The Permian Basin is one of the top five resource plays in the United States and consists of a number of stacked pay zones. Two of these formations, the Wolfcamp shale and Bone Spring (together referred to as the Wolfbone), deliver a pay zone thickness from approximately 1,000 to 1,500 ft. They are made up of several different layers of organic rich shales, intermingled with sandstone and siltstone. Horizontal completions in the shales are just beginning and have yet to be proven; however, operators are successfully exploiting the reserves through vertical wells.
While a mature exploration area, the completion of the thick shale intervals is a new target formation. To date, two vertical completion methods have been utilized to gain access to hydrocarbons: openhole multistage systems (OHMS) and the conventional cemented liner, “plug and perf” (CLPP) method. This paper compares 1 year production results from 12 vertical wells in Reeves County, Texas completed with OHMS systems and 56 offset wells completed with the CLPP method. The system details, fracture methods used, as well as the cost and operational differences are discussed.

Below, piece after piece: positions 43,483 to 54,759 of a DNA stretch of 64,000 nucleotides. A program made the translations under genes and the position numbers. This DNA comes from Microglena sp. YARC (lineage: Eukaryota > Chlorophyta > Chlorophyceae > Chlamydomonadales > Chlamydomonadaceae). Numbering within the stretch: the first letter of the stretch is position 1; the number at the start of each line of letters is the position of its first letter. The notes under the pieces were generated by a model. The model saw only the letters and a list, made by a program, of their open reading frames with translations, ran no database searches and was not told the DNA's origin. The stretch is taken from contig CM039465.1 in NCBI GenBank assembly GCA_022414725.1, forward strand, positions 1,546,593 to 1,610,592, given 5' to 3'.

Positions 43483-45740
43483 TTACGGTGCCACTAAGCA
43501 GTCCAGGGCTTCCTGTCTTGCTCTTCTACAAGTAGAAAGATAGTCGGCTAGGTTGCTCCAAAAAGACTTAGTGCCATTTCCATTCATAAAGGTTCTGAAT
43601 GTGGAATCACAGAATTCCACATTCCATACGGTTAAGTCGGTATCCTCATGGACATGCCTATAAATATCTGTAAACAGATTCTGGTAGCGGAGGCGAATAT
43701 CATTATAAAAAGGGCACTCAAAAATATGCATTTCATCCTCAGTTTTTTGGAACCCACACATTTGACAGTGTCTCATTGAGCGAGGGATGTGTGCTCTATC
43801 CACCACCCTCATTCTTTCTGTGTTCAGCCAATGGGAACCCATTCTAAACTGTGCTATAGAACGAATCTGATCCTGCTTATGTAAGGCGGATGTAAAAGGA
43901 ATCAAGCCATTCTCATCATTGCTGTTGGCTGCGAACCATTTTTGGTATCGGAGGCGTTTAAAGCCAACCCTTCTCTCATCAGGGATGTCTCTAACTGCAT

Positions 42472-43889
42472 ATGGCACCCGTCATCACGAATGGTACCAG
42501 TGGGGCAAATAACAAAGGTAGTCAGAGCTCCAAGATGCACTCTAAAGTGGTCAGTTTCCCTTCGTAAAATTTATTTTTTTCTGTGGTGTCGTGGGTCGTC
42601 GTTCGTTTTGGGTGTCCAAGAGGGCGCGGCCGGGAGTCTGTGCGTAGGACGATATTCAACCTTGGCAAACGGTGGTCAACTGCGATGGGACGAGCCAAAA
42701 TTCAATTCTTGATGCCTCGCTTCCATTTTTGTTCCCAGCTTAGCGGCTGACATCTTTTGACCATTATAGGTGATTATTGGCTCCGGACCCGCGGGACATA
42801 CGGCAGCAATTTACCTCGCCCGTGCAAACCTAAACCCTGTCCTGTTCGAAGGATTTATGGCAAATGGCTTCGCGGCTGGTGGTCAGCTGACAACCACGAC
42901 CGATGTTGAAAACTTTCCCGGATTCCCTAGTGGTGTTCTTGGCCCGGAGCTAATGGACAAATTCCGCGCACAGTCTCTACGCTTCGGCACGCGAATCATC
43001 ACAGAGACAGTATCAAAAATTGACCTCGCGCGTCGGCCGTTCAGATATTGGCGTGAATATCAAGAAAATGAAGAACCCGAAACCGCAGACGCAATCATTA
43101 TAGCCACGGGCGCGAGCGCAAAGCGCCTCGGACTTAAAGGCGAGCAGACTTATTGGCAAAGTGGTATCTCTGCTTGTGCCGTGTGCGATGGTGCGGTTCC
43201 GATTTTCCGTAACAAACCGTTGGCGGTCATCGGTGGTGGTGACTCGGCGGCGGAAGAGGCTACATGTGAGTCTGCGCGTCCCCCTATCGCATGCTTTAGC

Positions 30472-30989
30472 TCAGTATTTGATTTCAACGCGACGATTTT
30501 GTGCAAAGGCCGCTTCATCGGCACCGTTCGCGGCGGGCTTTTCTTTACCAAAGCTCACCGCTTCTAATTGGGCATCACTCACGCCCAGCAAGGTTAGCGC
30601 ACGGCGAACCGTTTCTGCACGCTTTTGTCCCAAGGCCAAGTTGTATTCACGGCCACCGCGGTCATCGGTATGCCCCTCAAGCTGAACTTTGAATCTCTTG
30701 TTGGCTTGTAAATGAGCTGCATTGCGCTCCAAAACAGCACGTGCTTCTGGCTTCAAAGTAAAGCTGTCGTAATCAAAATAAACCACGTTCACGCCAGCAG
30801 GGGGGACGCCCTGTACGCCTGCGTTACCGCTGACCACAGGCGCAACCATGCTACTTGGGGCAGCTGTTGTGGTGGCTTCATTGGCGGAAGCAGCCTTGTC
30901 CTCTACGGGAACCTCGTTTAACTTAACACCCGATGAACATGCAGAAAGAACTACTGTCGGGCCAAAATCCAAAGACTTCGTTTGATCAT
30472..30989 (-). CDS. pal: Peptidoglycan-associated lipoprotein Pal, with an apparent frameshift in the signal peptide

By comparing these two methods, this paper highlights OHMS as a long-term solution for operators completing vertical wells in stacked pay. The production, operation and cost comparisons of the two completion methods will provide theoretical and practical arguments to assist in designing a completion. The results of this study contribute to the technical conversation of how to economically produce a vertical well.
The Permian system consists of three basins: Delaware Basin, Central Basin Platform, and Midland Basin (Fig. 1). The Permian Basin is an unconventional trend comprising a mix of fine sandstone and siltstone interbedded with various shale and carbonate layers. Early production targets in the Permian Basin were shallow formations on the basin edges to deeper deposits in the central Delaware (Avalon, Bone Spring, and Wolfcamp formations). The Delaware Basin encompasses three zones of the Bone Spring formation as well as the Wolfcamp shale below (Fig. 2). Since 2009, this play has been developed with vertical wells commingling the oil resource from the Third Bone Spring and Wolfcamp formations with conventional reservoirs.
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